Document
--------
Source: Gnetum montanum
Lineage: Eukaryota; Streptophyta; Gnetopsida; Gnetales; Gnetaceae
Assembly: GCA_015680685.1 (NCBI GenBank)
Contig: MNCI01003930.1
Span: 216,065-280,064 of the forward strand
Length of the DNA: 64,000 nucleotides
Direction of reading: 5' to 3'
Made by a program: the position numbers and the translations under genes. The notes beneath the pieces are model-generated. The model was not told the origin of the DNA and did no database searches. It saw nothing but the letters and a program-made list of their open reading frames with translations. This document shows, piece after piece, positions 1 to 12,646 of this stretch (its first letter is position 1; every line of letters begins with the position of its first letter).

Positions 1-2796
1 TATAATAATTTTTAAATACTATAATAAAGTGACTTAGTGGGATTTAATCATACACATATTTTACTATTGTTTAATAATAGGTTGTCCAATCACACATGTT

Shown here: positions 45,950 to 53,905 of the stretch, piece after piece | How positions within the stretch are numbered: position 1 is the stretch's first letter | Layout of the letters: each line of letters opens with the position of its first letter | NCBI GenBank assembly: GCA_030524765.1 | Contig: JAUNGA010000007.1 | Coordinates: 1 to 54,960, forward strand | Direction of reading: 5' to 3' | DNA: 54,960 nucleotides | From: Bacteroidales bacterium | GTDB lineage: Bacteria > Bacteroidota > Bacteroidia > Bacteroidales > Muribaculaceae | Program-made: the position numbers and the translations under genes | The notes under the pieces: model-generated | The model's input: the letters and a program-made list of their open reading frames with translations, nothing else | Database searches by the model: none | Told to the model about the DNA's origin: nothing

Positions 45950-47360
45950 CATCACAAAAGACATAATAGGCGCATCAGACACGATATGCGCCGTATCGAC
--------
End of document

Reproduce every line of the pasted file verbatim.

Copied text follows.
Source: Gnetum montanum
Lineage: Eukaryota; Streptophyta; Gnetopsida; Gnetales; Gnetaceae
Assembly: GCA_015680685.1 (NCBI GenBank)
Contig: MNCI01003930.1
Span: 216,065-280,064 of the forward strand
Length of the DNA: 64,000 nucleotides
Direction of reading: 5' to 3'
Made by a program: the position numbers and the translations under genes. The notes beneath the pieces are model-generated. The model was not told the origin of the DNA and did no database searches. It saw nothing but the letters and a program-made list of their open reading frames with translations. This document shows, piece after piece, positions 1 to 12,646 of this stretch (its first letter is position 1; every line of letters begins with the position of its first letter).

Positions 1-2796
1 TATAATAATTTTTAAATACTATAATAAAGTGACTTAGTGGGATTTAATCATACACATATTTTACTATTGTTTAATAATAGGTTGTCCAATCACACATGTT

Shown here: positions 45,950 to 53,905 of the stretch, piece after piece | How positions within the stretch are numbered: position 1 is the stretch's first letter | Layout of the letters: each line of letters opens with the position of its first letter | NCBI GenBank assembly: GCA_030524765.1 | Contig: JAUNGA010000007.1 | Coordinates: 1 to 54,960, forward strand | Direction of reading: 5' to 3' | DNA: 54,960 nucleotides | From: Bacteroidales bacterium | GTDB lineage: Bacteria > Bacteroidota > Bacteroidia > Bacteroidales > Muribaculaceae | Program-made: the position numbers and the translations under genes | The notes under the pieces: model-generated | The model's input: the letters and a program-made list of their open reading frames with translations, nothing else | Database searches by the model: none | Told to the model about the DNA's origin: nothing

Positions 45950-47360
45950 CATCACAAAAGACATAATAGGCGCATCAGACACGATATGCGCCGTATCGAC